Honorable Mentions: The Next Ten
R.E.M., Collapse Into Now
It had to happen sometime. That little band that did from Athens, Georgia called it quits this year, but not without offering a fine coda to their discography. Favorite songs: "All The Best," "UBerlin," "Walk It Back," and "That Someone Is You."
Blitzen Trapper, American Goldwing
Blitzen Trapper, one of the darlings of the alternative music press, put out a fine album this year. When I first got introduced to this band and started listening to them, I remarked to the person who recommended them that when I listen to their stuff, I feel like I need to be eating granola and burning incense (and I don't mind both, by the way). That comment brought a decent laugh.
But this album is different. I think it's the band's best because the guitars have a harder edge to them, and all of the songs seem to hang together effectively as an album. The record has coherence. American Goldwing has kept me much more interested than their other releases. Favorite songs: "Street Fighting Sun," "Taking It Easy Too Long," "American Goldwing," and "Might Find It Cheap."
Fleet Foxes, Helplessness Blues
Speaking of granola and incense, I offer the highly praised release by the Fleet Foxes. Lush harmonies and intricate arrangements take listeners for a reflective ride. The comparisons to Simon & Garfunkel will always be there, but I find them to have more of a "wall of sound" style. Favorite songs: "Helplessness Blues," "The Shrine/An Argument," and "Montezuma."
Ha Ha Tonka, Death of a Decade
their appearance at the end of the Ozarks episode of Anthony Bourdain's No Reservations. Of the band's three albums, this is my favorite. The mandolin is a prominent on the record, and like their previous effort, Novel Sounds from the Noveau South that ends with "Thoreau in the Woods," this album closes with a song I'm pretty sure is about Mark Twain: "The Humorist." Favorite songs: "The Humorist," "Westward Bound," "Lonely Fortunes," and "Hide It Well."
The Decemberists, The King Is Dead
I originally checked out The Decemberists because a fellow recommended The Hazards of Love to me since he knows I like concept albums. That album is okay, but The King Is Dead is right in my wheelhouse--more straightforward, not trying to do the rock opera thang. Favorite songs: "This Is Why We Fight," "Down By the Water," and "Don't Carry It All."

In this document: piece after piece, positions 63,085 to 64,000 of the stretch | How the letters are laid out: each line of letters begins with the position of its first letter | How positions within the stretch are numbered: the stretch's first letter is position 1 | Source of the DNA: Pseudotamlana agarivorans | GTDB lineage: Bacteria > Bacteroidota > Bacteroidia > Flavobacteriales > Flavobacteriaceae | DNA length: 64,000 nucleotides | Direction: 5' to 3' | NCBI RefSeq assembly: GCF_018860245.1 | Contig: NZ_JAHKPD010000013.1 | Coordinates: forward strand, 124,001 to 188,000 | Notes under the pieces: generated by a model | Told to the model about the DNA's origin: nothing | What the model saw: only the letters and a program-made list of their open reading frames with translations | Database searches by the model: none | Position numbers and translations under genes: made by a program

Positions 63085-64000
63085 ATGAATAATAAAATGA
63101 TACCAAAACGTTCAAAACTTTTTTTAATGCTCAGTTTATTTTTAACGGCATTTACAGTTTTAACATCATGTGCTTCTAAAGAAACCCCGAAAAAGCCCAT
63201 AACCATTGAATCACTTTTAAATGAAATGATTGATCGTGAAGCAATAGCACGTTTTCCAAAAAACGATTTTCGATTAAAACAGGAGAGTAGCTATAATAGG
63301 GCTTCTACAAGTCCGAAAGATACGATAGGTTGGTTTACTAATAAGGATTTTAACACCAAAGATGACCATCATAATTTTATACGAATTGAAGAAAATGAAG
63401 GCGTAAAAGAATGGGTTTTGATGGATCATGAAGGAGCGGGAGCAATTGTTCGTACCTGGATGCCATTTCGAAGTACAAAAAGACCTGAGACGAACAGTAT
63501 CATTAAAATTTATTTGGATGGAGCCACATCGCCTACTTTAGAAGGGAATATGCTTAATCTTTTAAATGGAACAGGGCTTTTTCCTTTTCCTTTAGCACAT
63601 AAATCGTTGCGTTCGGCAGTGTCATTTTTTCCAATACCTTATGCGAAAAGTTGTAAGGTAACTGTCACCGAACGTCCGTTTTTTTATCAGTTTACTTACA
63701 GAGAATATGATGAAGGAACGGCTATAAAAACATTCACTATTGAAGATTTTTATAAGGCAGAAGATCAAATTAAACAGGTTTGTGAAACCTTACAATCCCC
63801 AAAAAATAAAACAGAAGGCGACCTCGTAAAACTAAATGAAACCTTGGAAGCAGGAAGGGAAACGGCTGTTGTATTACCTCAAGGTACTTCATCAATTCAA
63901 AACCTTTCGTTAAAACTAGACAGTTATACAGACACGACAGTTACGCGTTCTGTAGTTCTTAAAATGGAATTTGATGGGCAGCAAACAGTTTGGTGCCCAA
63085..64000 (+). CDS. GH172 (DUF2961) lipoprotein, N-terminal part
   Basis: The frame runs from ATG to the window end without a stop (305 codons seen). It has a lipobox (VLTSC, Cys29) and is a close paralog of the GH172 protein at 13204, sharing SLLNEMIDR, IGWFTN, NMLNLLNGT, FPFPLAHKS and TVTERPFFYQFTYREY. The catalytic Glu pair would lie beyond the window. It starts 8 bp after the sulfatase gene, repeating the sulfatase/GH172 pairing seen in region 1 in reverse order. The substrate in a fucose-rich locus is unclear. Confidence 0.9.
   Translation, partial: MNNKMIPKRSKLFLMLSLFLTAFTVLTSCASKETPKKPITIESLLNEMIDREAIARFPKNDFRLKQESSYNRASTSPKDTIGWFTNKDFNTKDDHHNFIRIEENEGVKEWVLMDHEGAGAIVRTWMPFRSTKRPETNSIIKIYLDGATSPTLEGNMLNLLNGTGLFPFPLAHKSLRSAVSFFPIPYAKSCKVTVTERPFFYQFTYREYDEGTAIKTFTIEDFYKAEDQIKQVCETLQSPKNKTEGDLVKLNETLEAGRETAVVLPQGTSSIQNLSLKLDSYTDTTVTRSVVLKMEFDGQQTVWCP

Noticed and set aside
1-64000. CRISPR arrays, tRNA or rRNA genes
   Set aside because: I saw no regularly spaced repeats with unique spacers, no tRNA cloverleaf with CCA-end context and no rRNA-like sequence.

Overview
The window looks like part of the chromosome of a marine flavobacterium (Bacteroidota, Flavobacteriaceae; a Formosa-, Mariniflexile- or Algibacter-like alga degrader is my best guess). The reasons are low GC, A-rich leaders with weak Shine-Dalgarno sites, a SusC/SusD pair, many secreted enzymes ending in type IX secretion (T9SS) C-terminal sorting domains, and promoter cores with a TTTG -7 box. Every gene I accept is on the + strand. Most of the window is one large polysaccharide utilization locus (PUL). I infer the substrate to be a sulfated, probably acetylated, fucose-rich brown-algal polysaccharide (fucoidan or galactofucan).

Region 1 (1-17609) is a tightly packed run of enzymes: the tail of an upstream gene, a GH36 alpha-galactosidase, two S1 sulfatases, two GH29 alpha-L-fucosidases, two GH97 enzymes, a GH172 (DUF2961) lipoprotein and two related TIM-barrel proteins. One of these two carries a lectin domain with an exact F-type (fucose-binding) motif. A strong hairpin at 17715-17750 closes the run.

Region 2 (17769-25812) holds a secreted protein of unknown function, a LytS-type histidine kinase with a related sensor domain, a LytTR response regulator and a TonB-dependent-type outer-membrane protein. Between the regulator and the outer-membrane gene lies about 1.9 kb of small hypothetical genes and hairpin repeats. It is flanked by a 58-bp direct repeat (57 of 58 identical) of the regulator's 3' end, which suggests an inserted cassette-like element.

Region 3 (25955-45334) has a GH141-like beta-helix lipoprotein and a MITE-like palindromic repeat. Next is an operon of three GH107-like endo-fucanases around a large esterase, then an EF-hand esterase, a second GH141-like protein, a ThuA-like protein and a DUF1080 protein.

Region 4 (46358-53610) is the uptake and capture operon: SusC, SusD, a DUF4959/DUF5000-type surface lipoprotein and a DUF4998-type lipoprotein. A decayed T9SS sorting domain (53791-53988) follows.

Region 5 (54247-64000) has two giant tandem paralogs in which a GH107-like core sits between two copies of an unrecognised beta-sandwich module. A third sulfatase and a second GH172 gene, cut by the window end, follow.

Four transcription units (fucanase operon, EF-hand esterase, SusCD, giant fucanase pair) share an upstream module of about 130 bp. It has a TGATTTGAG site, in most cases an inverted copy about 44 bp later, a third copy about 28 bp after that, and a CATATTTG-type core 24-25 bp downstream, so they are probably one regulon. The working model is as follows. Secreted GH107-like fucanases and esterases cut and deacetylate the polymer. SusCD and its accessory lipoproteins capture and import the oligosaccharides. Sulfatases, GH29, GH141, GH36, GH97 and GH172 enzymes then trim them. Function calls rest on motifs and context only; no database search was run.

Ben Harper, Give Till It's Gone
Alison Krauss & Union Station, Paper Airplane
Another solid outing by Krauss and the boys. While the new Gillian Welch album garnered a great deal of noise this year (and it's a good album), it's hard to beat these folks. Favorite songs: "Dust Bowl Children," "Miles to Go," "My Opening Farewell," and "On the Outside Looking In."
Trombone Shorty, For True
This a solid sophomore release from a guy who I'm told is acting a bit on HBO's Treme. Since I haven't watched that series, I had no idea. Favorite songs: "The Craziest Thing," "For True," "Dumaine St.," and "Big 12."
A. A. Bondy, Believers
In Bondy's third album, he keeps up the atmospheric alt rock. If you go by how iTunes classifies this guy's music, one album is classified as "folk," another is classified as "blues," and this one is classified as "rock." And I don't see any major differences among them. Regardless, it's a good record. Favorite songs: "Rte. 28/Believers,""123 Dupay Street," "Surfer King," and "The Heart is Willing."
Chris Thile & Michael Daves, Sleep With One Eye Open
Punch Brothers. As you can see by the cover, one guy plays mandolin. The other guy plays guitar. It's bluegrass. Favorite songs: "Loneliness and Desperation," "If I Should Wander Back Tonight," and "My Little Girl in Tennessee."